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Commentary On Daniel Volume 1 by Jean Calvin

Lecture Tenth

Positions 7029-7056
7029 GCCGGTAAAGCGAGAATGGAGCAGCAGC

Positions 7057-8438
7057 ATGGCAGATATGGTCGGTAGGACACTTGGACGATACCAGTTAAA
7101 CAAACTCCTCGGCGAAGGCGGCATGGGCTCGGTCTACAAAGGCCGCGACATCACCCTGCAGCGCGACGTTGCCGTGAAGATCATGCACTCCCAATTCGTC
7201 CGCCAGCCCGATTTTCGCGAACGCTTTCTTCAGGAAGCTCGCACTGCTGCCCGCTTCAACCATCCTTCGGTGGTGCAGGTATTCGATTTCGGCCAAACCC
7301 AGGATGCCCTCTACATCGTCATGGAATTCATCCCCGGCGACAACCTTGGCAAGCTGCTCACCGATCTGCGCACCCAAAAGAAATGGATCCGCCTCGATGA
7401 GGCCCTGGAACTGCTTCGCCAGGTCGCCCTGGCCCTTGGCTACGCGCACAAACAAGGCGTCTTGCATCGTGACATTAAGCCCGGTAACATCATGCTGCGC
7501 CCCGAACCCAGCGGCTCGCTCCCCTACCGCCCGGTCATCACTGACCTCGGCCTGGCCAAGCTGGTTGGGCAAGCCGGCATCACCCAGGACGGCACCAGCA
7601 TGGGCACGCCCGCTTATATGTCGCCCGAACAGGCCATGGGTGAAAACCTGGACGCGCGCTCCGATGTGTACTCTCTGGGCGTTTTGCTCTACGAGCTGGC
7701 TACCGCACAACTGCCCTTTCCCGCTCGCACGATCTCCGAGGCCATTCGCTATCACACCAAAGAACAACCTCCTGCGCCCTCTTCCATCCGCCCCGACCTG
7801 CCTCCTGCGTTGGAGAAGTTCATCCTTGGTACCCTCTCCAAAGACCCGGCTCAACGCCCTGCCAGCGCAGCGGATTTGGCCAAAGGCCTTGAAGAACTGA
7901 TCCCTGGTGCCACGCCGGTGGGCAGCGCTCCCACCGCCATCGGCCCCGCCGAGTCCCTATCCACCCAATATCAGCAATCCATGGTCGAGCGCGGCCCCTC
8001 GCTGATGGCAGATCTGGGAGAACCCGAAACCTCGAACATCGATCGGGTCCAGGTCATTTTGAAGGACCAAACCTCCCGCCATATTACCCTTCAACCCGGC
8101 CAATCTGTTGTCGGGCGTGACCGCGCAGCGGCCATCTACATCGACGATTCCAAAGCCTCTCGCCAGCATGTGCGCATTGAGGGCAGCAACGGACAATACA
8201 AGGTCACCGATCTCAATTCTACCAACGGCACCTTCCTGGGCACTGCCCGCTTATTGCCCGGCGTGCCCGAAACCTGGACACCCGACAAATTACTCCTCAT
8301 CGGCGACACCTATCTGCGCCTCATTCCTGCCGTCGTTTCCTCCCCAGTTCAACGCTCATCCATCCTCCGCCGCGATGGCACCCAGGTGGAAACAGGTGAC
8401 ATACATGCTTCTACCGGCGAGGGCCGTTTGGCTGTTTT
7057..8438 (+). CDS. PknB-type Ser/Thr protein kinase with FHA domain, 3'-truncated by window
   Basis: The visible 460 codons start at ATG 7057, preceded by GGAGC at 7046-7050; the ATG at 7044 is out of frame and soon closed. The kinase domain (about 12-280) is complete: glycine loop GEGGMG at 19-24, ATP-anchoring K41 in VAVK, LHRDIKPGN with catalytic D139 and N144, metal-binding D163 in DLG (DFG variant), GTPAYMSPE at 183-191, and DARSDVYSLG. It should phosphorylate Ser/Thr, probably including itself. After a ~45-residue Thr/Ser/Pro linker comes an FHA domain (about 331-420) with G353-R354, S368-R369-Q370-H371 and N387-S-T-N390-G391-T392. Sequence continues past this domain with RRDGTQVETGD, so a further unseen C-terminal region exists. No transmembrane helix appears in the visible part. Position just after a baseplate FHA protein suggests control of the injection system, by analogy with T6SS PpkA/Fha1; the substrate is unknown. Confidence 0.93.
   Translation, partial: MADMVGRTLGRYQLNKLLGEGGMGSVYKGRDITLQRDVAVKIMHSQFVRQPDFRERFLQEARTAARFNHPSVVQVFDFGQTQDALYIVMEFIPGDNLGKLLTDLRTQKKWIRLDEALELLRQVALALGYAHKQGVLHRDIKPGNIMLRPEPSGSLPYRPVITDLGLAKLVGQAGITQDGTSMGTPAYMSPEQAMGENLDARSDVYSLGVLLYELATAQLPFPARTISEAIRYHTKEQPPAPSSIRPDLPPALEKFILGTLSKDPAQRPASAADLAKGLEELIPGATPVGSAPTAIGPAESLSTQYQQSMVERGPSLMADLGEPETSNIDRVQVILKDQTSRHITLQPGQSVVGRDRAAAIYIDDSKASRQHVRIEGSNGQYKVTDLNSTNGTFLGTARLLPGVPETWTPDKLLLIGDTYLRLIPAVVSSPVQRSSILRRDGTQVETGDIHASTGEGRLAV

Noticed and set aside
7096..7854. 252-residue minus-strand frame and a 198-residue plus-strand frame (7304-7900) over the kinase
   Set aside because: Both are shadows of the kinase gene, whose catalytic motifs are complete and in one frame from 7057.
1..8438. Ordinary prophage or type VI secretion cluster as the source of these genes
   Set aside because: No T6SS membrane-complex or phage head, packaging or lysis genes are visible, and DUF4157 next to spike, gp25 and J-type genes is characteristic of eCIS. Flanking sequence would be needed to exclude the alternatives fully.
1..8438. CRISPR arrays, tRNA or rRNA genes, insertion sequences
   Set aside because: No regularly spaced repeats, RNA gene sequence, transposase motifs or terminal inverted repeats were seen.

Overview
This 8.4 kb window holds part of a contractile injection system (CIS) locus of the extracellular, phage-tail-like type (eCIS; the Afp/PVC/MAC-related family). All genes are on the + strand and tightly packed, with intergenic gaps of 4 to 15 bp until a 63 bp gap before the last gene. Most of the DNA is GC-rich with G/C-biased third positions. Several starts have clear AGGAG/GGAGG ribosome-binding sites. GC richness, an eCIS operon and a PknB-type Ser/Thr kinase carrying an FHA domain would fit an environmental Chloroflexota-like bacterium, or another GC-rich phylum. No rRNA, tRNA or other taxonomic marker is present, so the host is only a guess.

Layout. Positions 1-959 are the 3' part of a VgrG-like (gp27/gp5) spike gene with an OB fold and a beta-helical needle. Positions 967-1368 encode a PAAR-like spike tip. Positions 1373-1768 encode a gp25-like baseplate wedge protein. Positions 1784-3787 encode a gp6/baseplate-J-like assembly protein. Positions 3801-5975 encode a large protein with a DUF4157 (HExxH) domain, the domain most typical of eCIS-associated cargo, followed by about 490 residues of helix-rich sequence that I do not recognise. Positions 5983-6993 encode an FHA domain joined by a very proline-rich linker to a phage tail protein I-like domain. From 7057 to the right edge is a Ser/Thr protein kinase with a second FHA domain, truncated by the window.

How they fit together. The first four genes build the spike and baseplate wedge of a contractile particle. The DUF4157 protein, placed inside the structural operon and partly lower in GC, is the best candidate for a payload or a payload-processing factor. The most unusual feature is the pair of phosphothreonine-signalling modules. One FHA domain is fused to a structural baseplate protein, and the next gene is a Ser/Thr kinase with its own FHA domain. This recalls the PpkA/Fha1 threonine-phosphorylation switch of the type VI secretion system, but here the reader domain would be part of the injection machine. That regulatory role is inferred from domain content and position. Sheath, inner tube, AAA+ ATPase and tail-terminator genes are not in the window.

We have already explained God's intention in offering to King Nebuchadnezzar the dream concerning the four monarchies, and the kingdom of Christ which should put an end to them. We have shewn it to have been not for the king's sake so much as for the consolation and support of the remnant of the faithful in those very severe troubles which awaited them, and were close at hand. For when redemption had been promised to them, and the Prophets had extolled that remarkable beneficence of God in magnificent terms, their confidence might fail them amidst those revolutions which afterwards followed. For God wished to sustain their spirits, so that amidst such agitations and tumults they might remain constant, and patiently and quietly wait; for the promised Redeemer. Meanwhile God wished to render all the Chaldeans without excuse, because this dream of the king's was everywhere celebrated, and yet, none of them profited by it, as far as Christ's eternal reign is concerned. But this was the principal point in the dream, as we shall afterwards see. But God wished, in the first place, to consult the interests of his elect, lest they should despond among those so-called revolutions, which might seem contrary to those numerous prophecies, by which not merely simple liberty was promised, but perpetual and continued happiness under God's hand. We now understand the end which God intended by this dream. We must now treat its explanation. We have already touched upon some points, but Daniel himself shall lead the way along which we are to proceed. First of all he says-
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